Income disparity has become a prominent part of today’s social and political landscape. The gap between the highest incomes and the average income per person has been increasing from its historic low point in the 60’s, until recently passing the inequality spike of the 30’s. A chart of income disparity over the last century reveals symmetry between the historic Great Depression and our own more self-conscious “Great Recession.”
The ratio between the income of the top 20% and that of the bottom 20% has doubled from a low of around 7:1 in 1968 to a 14:1 ratio today(*). There are many indicators of inequity; one that has fueled a tipping point of public opinion is the fact that the top 1% of the US population captured half of the economic growth between 1993 to 2007 (**). What’s more, the wealth of the top 1% has been increasing at a rate ten times faster than the middle income population (***).
While the media is delivering various representations of inequity, we at the Gulf Coast Community Design Studio are trying to understand the issue from a design point of view. We have started asking the critical question: “What would equity look like in _____?”
For example we are asking:
What would equity look like in an affordable housing program?
What would equity look like in an inner-city redevelopment plan?
What would equity look like in a public park project?
We are looking for equity in both the process and the products of our work. We don’t claim to have the answers to our own questions. However, we find asking these questions to be a useful critical tool.
To start, we believe that equity in design does not work like equity in money. To illustrate in simple terms: ten dollars shared by four people equals two and one-half dollars for each person. One the other hand, a design decision shared by four people equals a better decision. This is because equity in access, equity in learning, equity in decision-making, and other such opportunity-based activities are not a zero-sum game like notions of equity in income, in which the only way one person gains money is when another person loses money. (In reality, income distribution only looks like a zero-sum game when it is seen statically. In the real economy, income is dynamic and is reproduced, recycled and multiplied as it circulates within an economic community. Thus, systems that create opportunities for exchange within a community do more to increase distributed income than trying to bring income into the community by exportation.)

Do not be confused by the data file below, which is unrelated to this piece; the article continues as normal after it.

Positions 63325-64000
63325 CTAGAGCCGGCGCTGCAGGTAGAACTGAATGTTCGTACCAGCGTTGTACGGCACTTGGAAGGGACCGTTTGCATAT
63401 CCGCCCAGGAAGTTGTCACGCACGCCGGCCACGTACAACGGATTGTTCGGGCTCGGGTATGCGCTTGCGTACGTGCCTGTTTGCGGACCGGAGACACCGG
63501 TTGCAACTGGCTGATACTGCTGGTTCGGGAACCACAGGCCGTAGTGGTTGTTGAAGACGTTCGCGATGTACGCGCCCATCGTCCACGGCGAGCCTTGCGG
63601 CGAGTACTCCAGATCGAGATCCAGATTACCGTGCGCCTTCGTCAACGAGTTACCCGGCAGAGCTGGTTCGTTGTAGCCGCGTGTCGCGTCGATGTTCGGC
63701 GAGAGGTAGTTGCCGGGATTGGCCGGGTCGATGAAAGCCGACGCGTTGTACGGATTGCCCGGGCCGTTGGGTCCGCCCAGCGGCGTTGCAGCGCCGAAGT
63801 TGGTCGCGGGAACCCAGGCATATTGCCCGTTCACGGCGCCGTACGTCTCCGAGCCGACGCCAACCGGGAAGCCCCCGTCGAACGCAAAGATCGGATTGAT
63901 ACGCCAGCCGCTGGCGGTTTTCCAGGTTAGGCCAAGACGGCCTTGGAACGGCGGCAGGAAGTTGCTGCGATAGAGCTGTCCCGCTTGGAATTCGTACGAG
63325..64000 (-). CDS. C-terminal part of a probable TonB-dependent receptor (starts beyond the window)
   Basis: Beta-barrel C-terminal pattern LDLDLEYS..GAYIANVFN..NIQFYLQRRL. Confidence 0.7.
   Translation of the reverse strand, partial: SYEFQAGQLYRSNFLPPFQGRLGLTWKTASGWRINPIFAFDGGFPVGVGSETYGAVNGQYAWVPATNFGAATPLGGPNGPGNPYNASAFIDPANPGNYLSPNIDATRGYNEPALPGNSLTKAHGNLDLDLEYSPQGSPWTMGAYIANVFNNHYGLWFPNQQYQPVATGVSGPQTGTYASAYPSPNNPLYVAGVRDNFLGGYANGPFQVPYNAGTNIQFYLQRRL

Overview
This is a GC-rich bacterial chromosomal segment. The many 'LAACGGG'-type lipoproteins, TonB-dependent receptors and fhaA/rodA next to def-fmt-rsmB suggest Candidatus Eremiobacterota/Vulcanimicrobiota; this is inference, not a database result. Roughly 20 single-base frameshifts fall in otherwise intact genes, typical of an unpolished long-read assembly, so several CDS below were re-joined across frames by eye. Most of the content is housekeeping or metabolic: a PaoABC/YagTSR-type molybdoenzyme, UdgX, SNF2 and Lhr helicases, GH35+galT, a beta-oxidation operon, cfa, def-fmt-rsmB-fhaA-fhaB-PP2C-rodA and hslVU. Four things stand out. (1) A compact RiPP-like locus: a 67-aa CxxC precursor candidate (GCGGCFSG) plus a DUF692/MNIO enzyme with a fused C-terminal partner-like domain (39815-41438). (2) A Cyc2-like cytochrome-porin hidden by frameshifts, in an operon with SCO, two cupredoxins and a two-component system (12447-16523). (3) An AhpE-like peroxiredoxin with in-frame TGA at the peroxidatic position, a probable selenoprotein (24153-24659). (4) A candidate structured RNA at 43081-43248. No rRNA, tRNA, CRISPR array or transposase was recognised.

The Gulf Coast Community Design Studio is fortunate to be involved with a team of local planning and advocacy organizations working on a HUD Sustainable Communities Grant. This three-year project aims to develop a regional plan for the Mississippi Gulf Coast that integrates housing, transportation, land use, economic development and other activities into a plan that is shaped by sustainability and equity. At the federal level the Sustainable Communities Initiative is a manifestation of the unprecedented cooperation between HUD, the EPA and the Department of Transportation. The language of sustainability is merging with language of equity. Following this significant trend, the Gulf Coast team is calling its work “Plan for Opportunity,” using language that bridges equity and sustainability. The use of the word “opportunity” avoids the growing political division around the more liberal words “sustainability” and “equity.”
At the international level, it is certainly more than a coincidence that the language of sustainability is being combined with equity. Every year since 1990, the United Nations has sponsored an extensive study of global conditions, called the Human Development Report. An overview of the report titles for the past twenty years is a reading of the dominant concerns and language of each year. The report for 2011 is titled; “Sustainability and Equity: A Better Future for All.” The report argues that the urgent global challenges of sustainability and equity must be addressed together, emphasizing the “human right to a healthy environment, the importance of integrating social equity into environmental policies, and the critical importance of public participation and official accountability.”
We at the Gulf Coast Community Design Studio are going to do more to articulate the integration of sustainability and equity in our own work and to do what we can to help others do likewise. We are going to be using the question, “What would equity look like in____?” to share some lessons learned and to invite and challenge other practices to do the same. We look forward to an encouraging dialogue from a range of practices. We are hopeful that using the positive language of the imagination, rather than the divisive language of politics, will prove useful.
–David Perkes, Director of the Gulf Coast Community Design Studio